Yesterday, we analyzed the strengths and weakness of the SEC East.
Today, we head out West to take a look at the best division in college football.
The West went 5-1 during the first Saturday of the season, with the only loss being Auburn's 26-19 heartbreaker in the Georgia Dome vs. Clemson.
The story in the division was Alabama's dominance in its 41-14 win over Michigan at the Cowboys Classic.
Here are the strengths and weaknesses of the SEC West after one week of play.
Alabama...The Entire Program
I absolutely hate the cliche that teams don't rebuild, they reload—but that's exactly what Alabama does.
Dee Milliner showed no signs of having issues stepping in for departed cornerbacks Dre Kirkpatrick and DeQuan Menzie, C.J. Mosley looked pretty healthy and the quest to replace running back Trent Richardson may have skipped Eddie Lacy, Jalston Fowler and Dee Hard and landed on true freshman T.J. Yeldon.
Nick Saban may not like anyone overlooking this weekend's opponent Western Kentucky, but if Alabama plays every week like it did vs. Michigan, nobody is going to stop the Crimson Tide.
Knile Davis Is Back
Arkansas didn't want to give Knile Davis a ton of work vs. Jacksonville State, and head coach John L. Smith had planned on using the first two games to get Davis re-accustomed to contact. Davis vetoed that, but Saturday's game was Davis' first game in more than a year.
While he wasn't necessarily the work horse, he did receive the majority of Arkansas' carries, rushing for 70 yards and one touchdown on 18 carries.
It wasn't flashy, but it was a big step toward Arkansas' next big goal—beating Alabama in two weeks in Fayetteville. Davis led all SEC running backs in 2010 with 1,322 rushing yards and will need to come close to replicating that output if Arkansas wants to take home the crystal football.
Ole Miss QB Bo Wallace Was Pretty Darn Good
The SEC world was abuzz Saturday night when Ole Miss went into halftime trailing Central Arkansas by a score of 20-14.
Same old Ole Miss, right?
Well, maybe, but that can't be properly answered until we have a larger body of work.
What we did see was quarterback Bo Wallace have a pretty stellar debut in Ole Miss, and nobody is talking about it.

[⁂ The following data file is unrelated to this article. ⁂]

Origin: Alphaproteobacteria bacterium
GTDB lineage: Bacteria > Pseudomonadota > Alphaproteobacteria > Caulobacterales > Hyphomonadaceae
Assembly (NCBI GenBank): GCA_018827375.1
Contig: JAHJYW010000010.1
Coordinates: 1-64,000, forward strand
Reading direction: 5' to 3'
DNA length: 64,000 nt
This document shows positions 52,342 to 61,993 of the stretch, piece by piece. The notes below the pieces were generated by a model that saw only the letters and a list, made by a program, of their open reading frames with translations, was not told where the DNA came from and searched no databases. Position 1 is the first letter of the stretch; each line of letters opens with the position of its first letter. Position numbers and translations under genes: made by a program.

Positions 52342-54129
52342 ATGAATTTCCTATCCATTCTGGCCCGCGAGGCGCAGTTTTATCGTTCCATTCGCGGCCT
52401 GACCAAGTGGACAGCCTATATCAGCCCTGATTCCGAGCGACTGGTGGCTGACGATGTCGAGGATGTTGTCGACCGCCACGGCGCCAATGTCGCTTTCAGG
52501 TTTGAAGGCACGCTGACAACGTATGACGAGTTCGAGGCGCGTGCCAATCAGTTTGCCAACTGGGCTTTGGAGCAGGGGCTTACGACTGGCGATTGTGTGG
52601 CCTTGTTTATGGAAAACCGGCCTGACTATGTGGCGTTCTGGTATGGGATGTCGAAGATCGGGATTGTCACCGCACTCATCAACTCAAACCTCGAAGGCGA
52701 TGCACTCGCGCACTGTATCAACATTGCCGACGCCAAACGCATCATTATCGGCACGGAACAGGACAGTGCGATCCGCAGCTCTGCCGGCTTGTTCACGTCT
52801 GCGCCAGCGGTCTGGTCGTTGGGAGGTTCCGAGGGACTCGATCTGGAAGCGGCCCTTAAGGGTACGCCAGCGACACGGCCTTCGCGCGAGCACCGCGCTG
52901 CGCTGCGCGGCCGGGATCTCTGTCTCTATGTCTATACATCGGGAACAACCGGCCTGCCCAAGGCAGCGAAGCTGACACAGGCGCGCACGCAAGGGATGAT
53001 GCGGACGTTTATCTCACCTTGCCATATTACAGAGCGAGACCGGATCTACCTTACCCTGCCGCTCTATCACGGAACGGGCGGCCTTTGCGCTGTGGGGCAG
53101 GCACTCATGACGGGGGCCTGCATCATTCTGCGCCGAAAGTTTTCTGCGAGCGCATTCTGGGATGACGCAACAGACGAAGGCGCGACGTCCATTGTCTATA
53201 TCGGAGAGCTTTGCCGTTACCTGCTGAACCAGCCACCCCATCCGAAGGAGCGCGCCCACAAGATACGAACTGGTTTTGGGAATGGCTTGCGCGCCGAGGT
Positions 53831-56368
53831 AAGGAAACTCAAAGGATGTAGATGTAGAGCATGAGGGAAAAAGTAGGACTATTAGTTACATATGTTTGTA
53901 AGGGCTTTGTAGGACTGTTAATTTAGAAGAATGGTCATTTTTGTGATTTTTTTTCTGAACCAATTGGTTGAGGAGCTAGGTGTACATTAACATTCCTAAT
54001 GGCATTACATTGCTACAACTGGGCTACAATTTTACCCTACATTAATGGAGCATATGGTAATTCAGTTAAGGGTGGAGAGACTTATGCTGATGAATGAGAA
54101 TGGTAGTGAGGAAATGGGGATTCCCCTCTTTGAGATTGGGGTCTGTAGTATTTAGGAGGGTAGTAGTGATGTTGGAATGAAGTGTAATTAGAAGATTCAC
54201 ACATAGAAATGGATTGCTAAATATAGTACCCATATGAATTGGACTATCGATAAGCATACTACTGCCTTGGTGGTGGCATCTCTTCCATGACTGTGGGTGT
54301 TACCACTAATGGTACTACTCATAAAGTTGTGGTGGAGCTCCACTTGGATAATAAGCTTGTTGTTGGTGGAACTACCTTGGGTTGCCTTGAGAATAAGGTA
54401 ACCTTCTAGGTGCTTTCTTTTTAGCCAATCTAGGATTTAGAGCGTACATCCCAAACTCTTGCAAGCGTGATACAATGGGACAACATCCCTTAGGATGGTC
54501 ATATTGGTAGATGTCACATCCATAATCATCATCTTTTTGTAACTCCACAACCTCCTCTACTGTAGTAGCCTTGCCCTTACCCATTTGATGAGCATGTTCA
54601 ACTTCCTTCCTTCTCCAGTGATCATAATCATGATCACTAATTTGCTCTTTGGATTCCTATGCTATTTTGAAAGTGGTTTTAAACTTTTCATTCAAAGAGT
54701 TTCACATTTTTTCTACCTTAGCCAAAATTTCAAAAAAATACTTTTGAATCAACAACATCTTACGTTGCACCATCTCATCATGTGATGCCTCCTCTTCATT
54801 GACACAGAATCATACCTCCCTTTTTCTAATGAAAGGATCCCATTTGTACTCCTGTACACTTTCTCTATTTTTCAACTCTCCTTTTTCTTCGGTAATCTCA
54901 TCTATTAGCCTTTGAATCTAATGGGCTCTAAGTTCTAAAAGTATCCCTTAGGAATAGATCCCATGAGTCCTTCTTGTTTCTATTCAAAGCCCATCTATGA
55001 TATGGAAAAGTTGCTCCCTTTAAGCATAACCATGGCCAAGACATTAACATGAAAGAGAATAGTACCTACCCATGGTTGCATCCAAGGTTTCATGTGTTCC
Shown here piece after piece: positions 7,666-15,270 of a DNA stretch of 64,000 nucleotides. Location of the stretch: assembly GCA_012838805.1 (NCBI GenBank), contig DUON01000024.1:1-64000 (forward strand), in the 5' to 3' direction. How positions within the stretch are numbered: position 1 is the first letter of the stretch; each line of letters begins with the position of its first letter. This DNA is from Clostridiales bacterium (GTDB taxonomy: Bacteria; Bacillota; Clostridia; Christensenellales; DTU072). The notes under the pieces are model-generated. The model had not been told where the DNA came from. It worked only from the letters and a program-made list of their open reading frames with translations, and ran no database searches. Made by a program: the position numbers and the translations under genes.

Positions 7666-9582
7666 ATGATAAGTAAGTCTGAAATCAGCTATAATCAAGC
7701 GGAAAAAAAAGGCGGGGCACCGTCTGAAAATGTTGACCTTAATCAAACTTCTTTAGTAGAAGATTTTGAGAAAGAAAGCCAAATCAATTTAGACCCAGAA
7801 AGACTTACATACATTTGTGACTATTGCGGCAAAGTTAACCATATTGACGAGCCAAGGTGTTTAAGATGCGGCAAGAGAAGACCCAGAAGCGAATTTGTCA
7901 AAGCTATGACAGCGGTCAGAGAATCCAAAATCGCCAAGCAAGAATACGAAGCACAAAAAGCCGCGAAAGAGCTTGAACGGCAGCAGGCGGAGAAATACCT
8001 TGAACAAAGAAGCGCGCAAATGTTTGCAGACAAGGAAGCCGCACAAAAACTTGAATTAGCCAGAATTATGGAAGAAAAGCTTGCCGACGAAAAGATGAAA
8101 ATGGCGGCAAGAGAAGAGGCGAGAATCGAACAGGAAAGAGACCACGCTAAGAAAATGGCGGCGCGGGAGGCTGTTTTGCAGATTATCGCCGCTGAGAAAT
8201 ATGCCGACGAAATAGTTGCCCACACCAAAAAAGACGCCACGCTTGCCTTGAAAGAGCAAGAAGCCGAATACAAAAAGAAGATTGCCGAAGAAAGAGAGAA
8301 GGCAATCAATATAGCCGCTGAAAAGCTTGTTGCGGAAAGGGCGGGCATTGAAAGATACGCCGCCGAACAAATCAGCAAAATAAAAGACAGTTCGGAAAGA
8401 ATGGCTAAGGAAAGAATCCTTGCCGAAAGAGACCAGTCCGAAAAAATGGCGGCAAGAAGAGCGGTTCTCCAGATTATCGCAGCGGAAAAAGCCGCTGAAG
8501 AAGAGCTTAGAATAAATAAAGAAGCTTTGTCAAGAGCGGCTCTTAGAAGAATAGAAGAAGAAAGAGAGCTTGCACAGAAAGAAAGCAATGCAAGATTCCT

The junior college transfer completed 20-of-24 passes for 264 yards, two touchdowns and one interception, and added 13 carries for 82 yards and another touchdown.
I don't care if it was against Central Arkansas—that would be an impressive stat line vs. air.
Ole Miss may struggle, but if Wallace plays like he did on Saturday, he gives the Rebels a puncher's chance at springing the upset.
Auburn's Tackling—or Lack Thereof
New year, same story for Auburn's defense.
Clemson rolled up 528 yards of offense on Brian VanGorder's revamped defense, due in large part to a plethora of missed tackles by Auburn.
That won't cut it.
Auburn can't get away from the scheme, because the scheme worked against Clemson. VanGorder's defense got Clemson in several 3rd-and-medium or 3rd-and-long situations, brought the heat, the heat got there, and the heat got beat by quarterback Tajh Boyd.
VanGorder can't get away from his aggressive mentality, but he has to fix the fundamentals. The fundamentals cost Auburn a win last weekend.
Texas A&M originally had a tough test scheduled in Shreveport vs. Louisiana Tech to open the season, but Hurricane Isaac had other plans and forced the game to be postponed.
That's bad news for the Aggies.
Now, first-year head coach Kevin Sumlin is forced to break in his new offense and new quarterback Johnny Manziel against a Florida defense that finished eighth in the country in total defense a year ago.
It adds an entirely different level of intrigue to this game. The fear of the unknown is dangerous for any coaching staff, but it does add a lot of excitement to A&M's first SEC game—which was already kind of a big deal anyway.
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